To earn the Seal, and therefore be able to show it on their product's labeling (see picture), a manufacturer must submit data from research studies that have documented the effectiveness of their toothpaste.

We'll point out that no other brands/products have even come close to having received "acceptance" from the ADA for so many different categories. And as such, we feel it's easy enough to state that either Pro-Health or Total clearly makes the best choice in multi-care dentifrices.

Section references - Statista, ADA

Comparing Colgate Total vs. Crest Pro-Health.

At the time when we first created this page, the ingredients list of each of these products was significantly different.

Colgate Total's formulation was centered around the inclusion of the antibacterial agent triclosan. In comparison, Crest's Pro-Health product was centered on the use of stannous fluoride.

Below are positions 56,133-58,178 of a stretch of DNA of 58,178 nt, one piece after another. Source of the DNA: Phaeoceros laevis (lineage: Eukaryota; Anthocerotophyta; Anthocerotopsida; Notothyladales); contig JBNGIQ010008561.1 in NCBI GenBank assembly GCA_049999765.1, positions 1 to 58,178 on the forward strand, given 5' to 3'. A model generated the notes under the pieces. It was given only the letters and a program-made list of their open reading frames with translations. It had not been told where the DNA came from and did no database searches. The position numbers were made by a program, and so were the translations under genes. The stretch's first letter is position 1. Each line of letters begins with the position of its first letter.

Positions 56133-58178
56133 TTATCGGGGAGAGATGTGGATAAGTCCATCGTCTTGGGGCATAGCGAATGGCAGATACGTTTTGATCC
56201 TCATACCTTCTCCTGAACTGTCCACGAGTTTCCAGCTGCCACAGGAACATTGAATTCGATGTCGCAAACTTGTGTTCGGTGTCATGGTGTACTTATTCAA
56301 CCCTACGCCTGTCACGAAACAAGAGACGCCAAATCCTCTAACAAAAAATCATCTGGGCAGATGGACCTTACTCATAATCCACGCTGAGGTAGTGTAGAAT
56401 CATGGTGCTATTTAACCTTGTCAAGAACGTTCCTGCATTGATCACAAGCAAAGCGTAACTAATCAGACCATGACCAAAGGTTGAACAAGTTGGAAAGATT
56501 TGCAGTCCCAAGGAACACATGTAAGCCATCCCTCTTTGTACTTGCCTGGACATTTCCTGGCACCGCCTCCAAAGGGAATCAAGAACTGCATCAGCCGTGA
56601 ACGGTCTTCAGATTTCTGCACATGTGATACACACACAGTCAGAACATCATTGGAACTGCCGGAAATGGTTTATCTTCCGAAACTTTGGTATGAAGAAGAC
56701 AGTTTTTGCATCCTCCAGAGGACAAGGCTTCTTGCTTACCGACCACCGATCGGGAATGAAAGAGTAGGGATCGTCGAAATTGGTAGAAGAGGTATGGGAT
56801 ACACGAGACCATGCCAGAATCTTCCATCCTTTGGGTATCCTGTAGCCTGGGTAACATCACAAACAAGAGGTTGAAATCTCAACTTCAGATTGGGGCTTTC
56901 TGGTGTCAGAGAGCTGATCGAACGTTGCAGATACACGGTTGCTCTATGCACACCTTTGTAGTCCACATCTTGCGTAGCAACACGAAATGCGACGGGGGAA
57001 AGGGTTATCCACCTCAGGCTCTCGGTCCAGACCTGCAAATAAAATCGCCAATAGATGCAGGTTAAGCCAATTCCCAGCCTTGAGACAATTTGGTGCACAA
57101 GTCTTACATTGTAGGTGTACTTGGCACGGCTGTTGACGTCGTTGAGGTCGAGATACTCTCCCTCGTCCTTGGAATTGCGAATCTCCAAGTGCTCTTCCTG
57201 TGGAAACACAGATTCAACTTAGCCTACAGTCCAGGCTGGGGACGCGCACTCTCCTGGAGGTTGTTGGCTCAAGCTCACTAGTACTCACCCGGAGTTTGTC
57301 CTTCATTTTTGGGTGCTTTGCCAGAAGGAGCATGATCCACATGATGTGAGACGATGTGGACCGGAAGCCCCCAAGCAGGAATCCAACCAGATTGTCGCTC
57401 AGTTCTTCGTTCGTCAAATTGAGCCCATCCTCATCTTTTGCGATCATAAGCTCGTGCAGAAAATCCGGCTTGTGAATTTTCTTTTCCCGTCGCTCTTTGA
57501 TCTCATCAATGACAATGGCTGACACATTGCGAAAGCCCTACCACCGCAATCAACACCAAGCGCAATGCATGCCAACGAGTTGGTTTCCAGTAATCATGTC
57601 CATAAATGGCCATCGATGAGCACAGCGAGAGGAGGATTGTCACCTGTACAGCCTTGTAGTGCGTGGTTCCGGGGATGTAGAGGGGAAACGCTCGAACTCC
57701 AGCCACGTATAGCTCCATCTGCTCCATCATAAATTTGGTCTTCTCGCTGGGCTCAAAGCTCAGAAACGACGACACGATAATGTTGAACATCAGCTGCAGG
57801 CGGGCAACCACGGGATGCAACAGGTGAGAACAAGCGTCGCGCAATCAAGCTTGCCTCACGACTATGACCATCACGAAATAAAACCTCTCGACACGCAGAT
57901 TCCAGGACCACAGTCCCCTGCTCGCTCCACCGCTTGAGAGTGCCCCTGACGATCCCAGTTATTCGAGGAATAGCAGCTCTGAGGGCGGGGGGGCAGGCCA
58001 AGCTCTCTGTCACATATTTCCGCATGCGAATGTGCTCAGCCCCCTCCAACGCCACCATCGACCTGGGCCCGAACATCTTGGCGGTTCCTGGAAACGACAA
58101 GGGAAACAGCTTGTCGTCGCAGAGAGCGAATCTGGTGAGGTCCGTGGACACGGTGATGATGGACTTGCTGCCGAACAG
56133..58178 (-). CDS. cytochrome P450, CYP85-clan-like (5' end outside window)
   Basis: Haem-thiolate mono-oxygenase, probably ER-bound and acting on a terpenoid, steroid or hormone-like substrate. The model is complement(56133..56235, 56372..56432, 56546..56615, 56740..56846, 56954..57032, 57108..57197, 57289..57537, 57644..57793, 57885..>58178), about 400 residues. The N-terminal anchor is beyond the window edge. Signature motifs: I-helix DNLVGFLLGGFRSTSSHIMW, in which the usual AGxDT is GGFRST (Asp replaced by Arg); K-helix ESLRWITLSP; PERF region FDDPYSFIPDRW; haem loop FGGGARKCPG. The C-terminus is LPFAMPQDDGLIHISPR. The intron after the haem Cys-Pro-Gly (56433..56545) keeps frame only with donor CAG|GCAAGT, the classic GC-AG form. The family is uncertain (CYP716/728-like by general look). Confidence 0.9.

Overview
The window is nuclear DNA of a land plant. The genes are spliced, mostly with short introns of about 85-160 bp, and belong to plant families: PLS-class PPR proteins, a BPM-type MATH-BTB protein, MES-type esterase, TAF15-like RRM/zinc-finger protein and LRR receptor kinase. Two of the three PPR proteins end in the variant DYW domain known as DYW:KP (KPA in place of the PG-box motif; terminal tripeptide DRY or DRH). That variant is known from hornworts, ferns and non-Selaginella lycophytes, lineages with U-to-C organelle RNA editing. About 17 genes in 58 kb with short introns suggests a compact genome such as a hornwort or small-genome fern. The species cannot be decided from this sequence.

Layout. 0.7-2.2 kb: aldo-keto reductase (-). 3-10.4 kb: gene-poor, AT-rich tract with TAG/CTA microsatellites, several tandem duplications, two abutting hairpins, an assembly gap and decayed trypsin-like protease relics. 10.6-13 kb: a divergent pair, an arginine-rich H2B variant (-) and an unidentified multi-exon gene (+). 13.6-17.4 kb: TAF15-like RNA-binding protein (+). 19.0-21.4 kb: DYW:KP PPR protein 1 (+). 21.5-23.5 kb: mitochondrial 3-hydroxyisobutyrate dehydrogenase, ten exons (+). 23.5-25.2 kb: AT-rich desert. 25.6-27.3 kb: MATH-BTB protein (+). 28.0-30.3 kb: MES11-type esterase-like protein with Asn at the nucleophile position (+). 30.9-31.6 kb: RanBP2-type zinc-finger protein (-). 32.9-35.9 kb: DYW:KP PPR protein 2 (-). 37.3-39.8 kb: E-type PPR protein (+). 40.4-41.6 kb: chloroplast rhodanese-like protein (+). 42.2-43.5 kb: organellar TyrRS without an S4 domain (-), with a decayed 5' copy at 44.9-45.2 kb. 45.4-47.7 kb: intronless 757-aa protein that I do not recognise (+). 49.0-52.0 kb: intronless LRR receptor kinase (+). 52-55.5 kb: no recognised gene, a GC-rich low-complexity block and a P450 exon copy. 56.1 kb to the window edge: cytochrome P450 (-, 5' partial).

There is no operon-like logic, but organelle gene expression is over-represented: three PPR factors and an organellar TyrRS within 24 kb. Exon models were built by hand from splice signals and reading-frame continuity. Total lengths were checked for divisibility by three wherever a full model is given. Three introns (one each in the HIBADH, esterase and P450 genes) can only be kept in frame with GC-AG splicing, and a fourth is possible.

Triclosan is out.

At this point in time, Colgate has discontinued formulating their toothpaste with triclosan. One could speculate that they did so related to growing safety concerns associated with it.

(Use this link for further information about triclosan safety issues.)

The formulation of Pro-Health and Total are now fairly similar.

When Colgate dropped the inclusion of triclosan from their toothpaste, they replaced it with stannous fluoride. (To note this change, they now use the nomenclature "Total SF" in their branding.)

  • This is the same compound that Crest Pro-Health has always be formulated with. (Crest has a long history with this compound. They first used this compound in a toothpaste in the 1950's.)
  • Both products include stannous fluoride at of concentration of 0.454%.
That makes choosing much easier.